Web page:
Advancing Basic Research on Venous Thrombosis

Formation of a blood clot, or thrombus.
American Venous Forum issues guidelines on preclinical models.

The “blue” half of the cardiovascular system – the venous system – has traditionally received less attention and research investment than its “red” counterpart. Yet venous thromboembolism (VTE) remains the third most common cardiovascular diagnosis, with $200 million dollars spent treating post-thrombotic syndrome in the U.S each year. In 2008, the U.S. Surgeon General issued a Call to Action to promote VTE prevention. From that charge, the NIH began funding enhanced research on the disease.

Preclinical models are of critical importance in this research, but standardization has been lacking, making it difficult to compare results across laboratories. Under the leadership of José Diaz, M.D., director of the Division of Surgical Research at Vanderbilt University Medical Center, the American Venous Forum recently issued a new consensus assessment that offers clarity for researchers using preclinical models.

“I saw a huge need to clarify the surgical techniques we were using to generate venous thrombus (VT), to provide guidance for researchers on choosing an appropriate model for their research – a commonly confounding issue,” Diaz said.

Diaz spoke on “Frontiers in Thrombosis: Progress in Venous Thromboembolism” at the American Heart Association Scientific Sessions on November 18, 2019.

From Presumption to Certainty

Diaz assembled a task force composed of ten leaders in the field to describe the surgical technique, advantages, and disadvantages of seven common models. They developed an algorithm to aid in choosing a model based on the research question. “This provides clear decision matrix for researchers and grant reviewers,” Diaz said.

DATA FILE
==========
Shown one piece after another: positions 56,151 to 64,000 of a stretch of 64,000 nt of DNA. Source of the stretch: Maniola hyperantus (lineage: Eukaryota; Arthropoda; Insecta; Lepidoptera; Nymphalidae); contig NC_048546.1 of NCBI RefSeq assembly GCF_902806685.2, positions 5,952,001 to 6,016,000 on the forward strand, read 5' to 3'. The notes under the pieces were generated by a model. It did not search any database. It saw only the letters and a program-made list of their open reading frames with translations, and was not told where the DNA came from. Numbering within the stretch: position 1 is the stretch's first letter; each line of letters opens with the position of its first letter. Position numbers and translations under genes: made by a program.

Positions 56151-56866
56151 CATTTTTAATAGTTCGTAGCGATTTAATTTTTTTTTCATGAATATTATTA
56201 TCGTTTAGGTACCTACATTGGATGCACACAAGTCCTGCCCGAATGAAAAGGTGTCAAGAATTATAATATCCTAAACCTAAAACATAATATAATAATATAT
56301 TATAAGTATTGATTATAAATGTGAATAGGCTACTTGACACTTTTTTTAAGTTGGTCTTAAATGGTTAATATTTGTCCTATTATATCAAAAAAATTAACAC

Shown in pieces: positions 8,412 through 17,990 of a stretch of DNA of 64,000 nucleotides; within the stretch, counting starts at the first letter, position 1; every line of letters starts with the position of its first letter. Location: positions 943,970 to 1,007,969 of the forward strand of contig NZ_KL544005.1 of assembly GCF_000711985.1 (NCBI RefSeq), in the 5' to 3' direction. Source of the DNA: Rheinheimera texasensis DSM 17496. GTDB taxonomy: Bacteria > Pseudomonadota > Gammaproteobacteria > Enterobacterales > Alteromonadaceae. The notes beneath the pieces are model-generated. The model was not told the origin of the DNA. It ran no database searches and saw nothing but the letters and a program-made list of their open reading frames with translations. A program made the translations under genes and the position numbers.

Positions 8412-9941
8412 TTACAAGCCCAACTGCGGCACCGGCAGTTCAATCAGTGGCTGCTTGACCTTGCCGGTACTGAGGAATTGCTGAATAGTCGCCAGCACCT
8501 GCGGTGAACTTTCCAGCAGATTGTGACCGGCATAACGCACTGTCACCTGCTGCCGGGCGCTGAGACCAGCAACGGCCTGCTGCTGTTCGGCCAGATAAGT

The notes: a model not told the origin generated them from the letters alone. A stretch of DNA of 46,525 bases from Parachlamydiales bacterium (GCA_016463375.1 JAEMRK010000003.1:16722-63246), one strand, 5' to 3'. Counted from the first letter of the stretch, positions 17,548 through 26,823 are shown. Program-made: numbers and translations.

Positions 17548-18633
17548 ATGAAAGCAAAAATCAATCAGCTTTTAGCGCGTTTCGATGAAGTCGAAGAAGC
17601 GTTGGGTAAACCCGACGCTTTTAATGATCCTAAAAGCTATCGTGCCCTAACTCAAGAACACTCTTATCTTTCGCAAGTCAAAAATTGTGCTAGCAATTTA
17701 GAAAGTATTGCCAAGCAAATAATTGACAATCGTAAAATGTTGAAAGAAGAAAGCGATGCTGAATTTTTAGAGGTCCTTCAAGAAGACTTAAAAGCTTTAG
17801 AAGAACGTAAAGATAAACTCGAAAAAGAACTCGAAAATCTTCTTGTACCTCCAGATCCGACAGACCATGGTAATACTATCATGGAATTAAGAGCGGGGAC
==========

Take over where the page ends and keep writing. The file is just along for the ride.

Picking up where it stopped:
“This provides clear decision matrix for researchers and grant reviewers.”

The new consensus includes detailed definitions of materials and methods that describe stasis (ligation), St. Thomas stenosis, stenosis modifications, electrolytic inferior vena cava (IVC), ferric chloride, femoral vein electrolytic and recurrent models. The surgical technique section details important factors such as the interruption of branches draining into the IVC, the choice of spacer in the stenosis models, and application of current in electrolytic models. “These VT models were chosen based on their use and thorough characterization to enable reproducibility between laboratories,” Diaz said.

Describing and delineating these models enables technique comparisons. “Before, you might find two studies on the same drug using the ‘stasis’ model, one using a certain ligation method that may result in a 12 mg blood clot, another using a method that results in a 25 mg blood clot. You could find the drug works in the one case but not the other, but you would be comparing apples and oranges.”

A Novel Research Tool

Endorsed by the International Society on Thrombosis and Haemostasis and the American Heart Association, the consensus article is the first of its kind in the VT field. The utility of the consensus extends beyond establishing a common language among researchers. Grant reviewers and panel members at the NIH can use it in evaluating proposals and studies.

“Reviewers will have a tool they can download and use in their questioning,” Diaz said. “You don’t want to assign a million-dollar grant and find out the investigator has the wrong model for what they are trying to do.”

The bigger picture for Diaz is the need to support basic and applied research for VT. “There is a need to better understand the mechanisms involved in VT. Preclinical models are key to understanding this, but the models themselves must be well-characterized and consistent across laboratories for true advancements to be made. Reproducibility is key, and this consensus gives us the tools to make our research comparable, reproducible, and ultimately more effective.”

“The models themselves must be well-characterized and consistent across laboratories for true advancements to be made.”